If ‘Sautéed’ is the only word you recognize in that title, don’t be afraid. This dish is an increasingly popular play on a traditional tabbouleh (a Middle Eastern dish made with couscous) but this one uses quinoa – a protein-packed South American grain that can be incredibly tasty if prepared right. To top it all off, we’re adding some sautéed marinated tempeh (a soy product similar to tofu, but fermented and more meaty) for even more protein.
I often make a big batch of this quinoa tabbouleh on the weekends and save it for lunch during the week – it gets even better after chilling for a day or two!
- 1 cup uncooked quinoa
- ⅓ cup parsley, chopped
- ¼ cup pine nuts, toasted
- 3 green onions
- 1 lemon (juice + zest)
- 1 tablespoon cumin
- 1 tablespoon coriander
- Salt & black pepper to taste
- Splash of olive oil (optional)
- 8 ounces Tempeh, cut into ½ inch cubes
- Rice Vinegar
- Tamari (you can sub soy sauce if necessary)
- Cayenne pepper
Rinse the quinoa well. This is perhaps the most important step of all. Many people simply dump the quinoa into boiling water and discover a chalky, bitter taste in the finished product. Quinoa has a natural coating that prevents birds from eating it in the wild. In order to remove this and unlock its soft nutty flavor, add the quinoa to a strainer and rinse under lukewarm water for at least 3 minutes.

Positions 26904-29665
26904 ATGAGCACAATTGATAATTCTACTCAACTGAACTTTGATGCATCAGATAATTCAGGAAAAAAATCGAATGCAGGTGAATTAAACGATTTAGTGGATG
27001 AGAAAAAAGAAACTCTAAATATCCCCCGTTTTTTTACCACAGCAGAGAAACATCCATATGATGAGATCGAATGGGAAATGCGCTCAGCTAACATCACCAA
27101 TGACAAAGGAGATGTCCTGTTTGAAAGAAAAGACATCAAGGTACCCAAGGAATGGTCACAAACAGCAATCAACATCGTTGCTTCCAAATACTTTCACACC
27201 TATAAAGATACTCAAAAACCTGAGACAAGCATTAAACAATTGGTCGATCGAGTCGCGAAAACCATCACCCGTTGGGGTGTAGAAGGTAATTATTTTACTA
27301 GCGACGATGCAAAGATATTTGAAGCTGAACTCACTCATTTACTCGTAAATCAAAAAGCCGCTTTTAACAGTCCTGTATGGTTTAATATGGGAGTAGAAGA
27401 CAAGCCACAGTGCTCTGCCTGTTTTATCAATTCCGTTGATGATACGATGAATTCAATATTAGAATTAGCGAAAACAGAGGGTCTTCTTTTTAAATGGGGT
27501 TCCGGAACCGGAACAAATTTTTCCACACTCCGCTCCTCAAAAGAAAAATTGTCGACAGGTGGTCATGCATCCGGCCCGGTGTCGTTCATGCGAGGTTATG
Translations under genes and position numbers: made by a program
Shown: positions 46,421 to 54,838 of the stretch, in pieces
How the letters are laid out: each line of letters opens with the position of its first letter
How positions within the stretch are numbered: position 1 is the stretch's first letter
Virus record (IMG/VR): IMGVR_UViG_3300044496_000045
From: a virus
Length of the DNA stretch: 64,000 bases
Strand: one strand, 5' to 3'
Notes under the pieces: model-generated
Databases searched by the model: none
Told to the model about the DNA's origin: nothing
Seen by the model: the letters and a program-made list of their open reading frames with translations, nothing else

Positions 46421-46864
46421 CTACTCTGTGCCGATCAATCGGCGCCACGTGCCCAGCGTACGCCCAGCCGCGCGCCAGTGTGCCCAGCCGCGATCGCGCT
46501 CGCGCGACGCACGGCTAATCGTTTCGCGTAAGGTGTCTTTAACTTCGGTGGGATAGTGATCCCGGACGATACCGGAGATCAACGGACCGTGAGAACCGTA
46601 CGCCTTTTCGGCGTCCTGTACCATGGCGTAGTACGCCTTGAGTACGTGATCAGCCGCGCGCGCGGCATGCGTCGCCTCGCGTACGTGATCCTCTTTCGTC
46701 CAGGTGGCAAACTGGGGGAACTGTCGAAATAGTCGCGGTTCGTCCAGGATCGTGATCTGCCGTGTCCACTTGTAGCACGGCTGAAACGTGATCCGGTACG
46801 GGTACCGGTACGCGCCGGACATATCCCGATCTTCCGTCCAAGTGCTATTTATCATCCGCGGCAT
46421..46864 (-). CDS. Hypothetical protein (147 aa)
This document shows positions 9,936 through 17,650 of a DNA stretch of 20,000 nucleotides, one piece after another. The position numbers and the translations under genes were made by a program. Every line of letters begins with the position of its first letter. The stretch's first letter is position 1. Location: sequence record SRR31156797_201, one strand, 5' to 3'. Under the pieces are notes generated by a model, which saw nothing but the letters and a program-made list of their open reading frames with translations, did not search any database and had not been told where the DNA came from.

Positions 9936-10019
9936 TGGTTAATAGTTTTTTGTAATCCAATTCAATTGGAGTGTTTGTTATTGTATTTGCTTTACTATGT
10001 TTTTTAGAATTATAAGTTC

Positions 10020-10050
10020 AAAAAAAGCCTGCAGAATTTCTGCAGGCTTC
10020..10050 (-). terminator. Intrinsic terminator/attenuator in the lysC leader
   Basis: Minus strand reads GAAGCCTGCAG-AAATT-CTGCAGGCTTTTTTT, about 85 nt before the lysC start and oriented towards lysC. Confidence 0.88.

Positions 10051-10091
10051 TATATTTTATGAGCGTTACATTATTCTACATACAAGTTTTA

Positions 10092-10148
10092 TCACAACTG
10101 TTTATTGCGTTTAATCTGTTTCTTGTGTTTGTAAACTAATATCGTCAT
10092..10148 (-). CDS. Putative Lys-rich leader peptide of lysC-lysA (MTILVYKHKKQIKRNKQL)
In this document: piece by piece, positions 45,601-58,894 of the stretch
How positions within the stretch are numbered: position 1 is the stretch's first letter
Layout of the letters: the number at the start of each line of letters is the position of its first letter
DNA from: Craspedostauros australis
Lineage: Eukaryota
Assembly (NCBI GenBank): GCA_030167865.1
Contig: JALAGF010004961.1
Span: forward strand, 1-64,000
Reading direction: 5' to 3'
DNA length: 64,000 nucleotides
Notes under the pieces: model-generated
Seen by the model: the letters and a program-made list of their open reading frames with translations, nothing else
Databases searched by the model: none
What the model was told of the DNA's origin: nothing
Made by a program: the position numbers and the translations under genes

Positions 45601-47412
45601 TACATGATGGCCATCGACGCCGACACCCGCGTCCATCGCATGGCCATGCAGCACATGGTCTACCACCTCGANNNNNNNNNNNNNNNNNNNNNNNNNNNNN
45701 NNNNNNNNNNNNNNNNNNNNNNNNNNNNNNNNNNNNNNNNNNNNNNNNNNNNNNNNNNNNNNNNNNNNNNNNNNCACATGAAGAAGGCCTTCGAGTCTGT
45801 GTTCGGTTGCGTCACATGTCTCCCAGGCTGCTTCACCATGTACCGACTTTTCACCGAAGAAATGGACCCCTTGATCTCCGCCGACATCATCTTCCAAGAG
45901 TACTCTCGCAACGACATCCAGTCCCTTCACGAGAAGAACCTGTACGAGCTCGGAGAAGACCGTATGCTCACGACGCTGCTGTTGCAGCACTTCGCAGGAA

Then, add the quinoa to a pot with water and simmer according to package instructions (about 25 minutes). It’s finished when the grains are soft, translucent, and don’t clump together.
Meanwhile, get chopping! Loosely chop the parsley and cut the green onions into thin slices. Throw these into a bowl with the pine nuts. Gather the spices and slice the lemon in half. Set all these ingredients aside until the quinoa is cooked.
When the quinoa is fully cooked, remove from the heat and transfer to a mixing bowl (a large salad bowl works great). Add the parsley, green onion, pine nuts, spices, and juice+zest of the lemon into the mixture. You can also add a tablespoon or two of olive oil if you don’t mind the extra calories. Toss gently until all ingredients are well incorporated. Have a taste and adjust the spices as necessary. At this point, it can be eaten warm, but it is traditionally served slightly chilled. Cover and refrigerate for at least 90 minutes or up to 3 days.
When ready to serve, prepare the tempeh. Cut it into small cubes. Begin heating a skillet and add equal parts tamari and rice vinegar to cover the bottom of the pan. Add the tempeh and toss to coat. Continue tossing regularly and the tempeh should cook in 5-7 minutes. Add a dash of cayenne pepper as it begins to brown. If the pan dries out too quickly, add another dash of rice vinegar. Pour the warm tempeh over the chilled quinoa and enjoy!
Note: This is a “base” quinoa tabbouleh. Once you have the basics down, try expanding it by making a sweet version with cranberries and orange juice, or a savory quinoa salad with walnuts and sweet potatoes. Follow your imagination (and let me know what you come up with!)